Fishing contests are helping to keep many anglers busy, from walleye tournaments to bass tournaments, from salmon and trout tournaments to derbies and statewide competitions. If you enjoy a good contest or you are just looking for an excuse to be on the water, you might want to check out many of the derbies and tournaments ongoing or coming up in the near future. These are also a great way to gauge a particular fishery. On the local front, it’s the 27th Annual Erie Canal Derby going on through Sunday the 16th. Some pretty impressive catches have already come to the scales that will be tough to beat. For example, Michael Boncore of Buffalo is leading the carp category with a 28.02-pound fish; Todd Wells of Medina leads the sheepshead category with an 11.39 pounder ; and Charles Rizzo of North Tonawanda has the leading catfish with a 14 pounder. Keegan Walczak of Amhert is currently in first place in the northern pike division with a 9.65-pound fish and Andy Moule of Lyndonville has the first-place bullhead, a 2.25-pound fish. Top walleye is a 5.19-pound fish reeled in by Albert Whaley of Tonawanda. James Benzinger of North Carolina is leading the bass division with a 3.06-pound fish. Meanwhile, area waters are still at the top of the Lake Ontario stage for the Summer LOC Derby that is going on through July 30. Leading grand prize salmon is still a 27-pound fish caught by Lee Beaton of Clifton Springs caught out of Wilson, and first place salmon is another Wilson fish, a 26-pound, 10-ounce king weighed in by Charles Jaenecke of North Tonawanda. Steve Klejdys of North Tonawanda is back at the top of the lake trout leaderboard with a 23-pound, 13-ounce Niagara Bar fish and Darryl Raate of Fulton is in first place in the steelhead division with a 13-pound trout he caught while fishing out of Wilson. Top brown trout is a 16-pound, 2-ounce fish weighed in by Joey Guernsey of McGraw while fishing out of Fair Haven. In Rob Ray’s Big Dawg Tournament last weekend on Lake Erie, the Big Fish Friday event saw Team Underdog save the day with a 9.48-pound walleye. That was the team of Dennis Pillard, Nick and Garrett Schmitt. The check was for $1,000. Unfortunately, Mother Nature cancelled the Saturday event.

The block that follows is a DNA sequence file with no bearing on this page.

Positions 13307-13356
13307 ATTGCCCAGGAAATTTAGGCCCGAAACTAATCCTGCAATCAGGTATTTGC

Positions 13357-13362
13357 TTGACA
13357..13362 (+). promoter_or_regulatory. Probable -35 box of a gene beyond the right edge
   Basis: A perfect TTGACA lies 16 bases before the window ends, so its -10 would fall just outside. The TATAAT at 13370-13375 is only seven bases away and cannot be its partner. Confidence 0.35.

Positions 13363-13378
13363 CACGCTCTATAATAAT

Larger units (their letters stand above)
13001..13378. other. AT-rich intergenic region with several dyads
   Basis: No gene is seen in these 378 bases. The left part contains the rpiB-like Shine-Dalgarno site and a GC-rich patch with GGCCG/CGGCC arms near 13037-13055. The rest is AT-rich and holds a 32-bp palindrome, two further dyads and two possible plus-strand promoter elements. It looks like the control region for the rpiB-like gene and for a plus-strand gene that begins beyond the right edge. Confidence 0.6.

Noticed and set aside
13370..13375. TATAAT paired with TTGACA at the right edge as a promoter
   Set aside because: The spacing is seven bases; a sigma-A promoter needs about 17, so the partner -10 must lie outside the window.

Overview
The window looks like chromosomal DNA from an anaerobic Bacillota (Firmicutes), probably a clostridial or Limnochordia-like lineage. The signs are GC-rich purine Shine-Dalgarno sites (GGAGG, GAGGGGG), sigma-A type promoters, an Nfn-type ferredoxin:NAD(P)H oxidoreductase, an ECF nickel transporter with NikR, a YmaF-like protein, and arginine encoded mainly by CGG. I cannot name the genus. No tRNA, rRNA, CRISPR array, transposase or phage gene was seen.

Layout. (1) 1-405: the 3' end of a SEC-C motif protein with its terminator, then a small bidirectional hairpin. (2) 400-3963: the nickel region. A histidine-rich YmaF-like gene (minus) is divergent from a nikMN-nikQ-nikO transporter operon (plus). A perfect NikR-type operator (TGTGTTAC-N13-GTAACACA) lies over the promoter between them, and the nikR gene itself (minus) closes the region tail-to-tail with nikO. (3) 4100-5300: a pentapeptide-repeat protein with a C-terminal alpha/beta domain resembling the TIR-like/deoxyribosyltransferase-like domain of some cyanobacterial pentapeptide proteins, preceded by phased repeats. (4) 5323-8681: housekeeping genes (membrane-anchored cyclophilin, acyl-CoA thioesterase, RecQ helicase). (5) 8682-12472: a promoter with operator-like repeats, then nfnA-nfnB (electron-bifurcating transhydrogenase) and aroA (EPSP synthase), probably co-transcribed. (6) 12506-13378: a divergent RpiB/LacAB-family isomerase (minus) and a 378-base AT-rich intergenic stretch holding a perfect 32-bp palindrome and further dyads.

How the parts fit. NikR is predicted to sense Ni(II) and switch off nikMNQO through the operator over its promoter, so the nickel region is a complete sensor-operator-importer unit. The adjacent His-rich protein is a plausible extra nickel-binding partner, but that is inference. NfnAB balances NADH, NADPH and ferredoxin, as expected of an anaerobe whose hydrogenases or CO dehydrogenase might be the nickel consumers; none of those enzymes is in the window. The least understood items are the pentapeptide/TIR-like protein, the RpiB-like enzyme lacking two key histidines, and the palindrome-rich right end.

Salmon fishing continues to be very good. If you have a smaller boat and you don’t have downriggers, give it a go with dipsy divers, slide divers, DW deeper divers or Chinook divers to name but a few trolling tools that can get you into the fish zone. Capt. Frank Campbell of Niagara Falls had customers who wanted to catch some salmon recently so he headed out to the Niagara Bar, one of the hottest salmon spots on the lake. Tyrone Johnson and Charlie Lewis of Philadephia, Pa., hit the water just off the drop in 150 to 250 feet of water. They found on this day, the fish zone was 50 to 60 feet down. He ran his divers on a No. 2 setting, 120 and 140 feet back. He had another set 125 feet back on a zero setting. Using spin doctors and A-Tom-Mik flies in glow green and ice colors, Johnson and Lewis had their six salmon in short order. If you want to follow the LOC Derby leaderboard, check out www.loc.org. If you are going fishing on the lake, you can sign up for just a day if you’d like.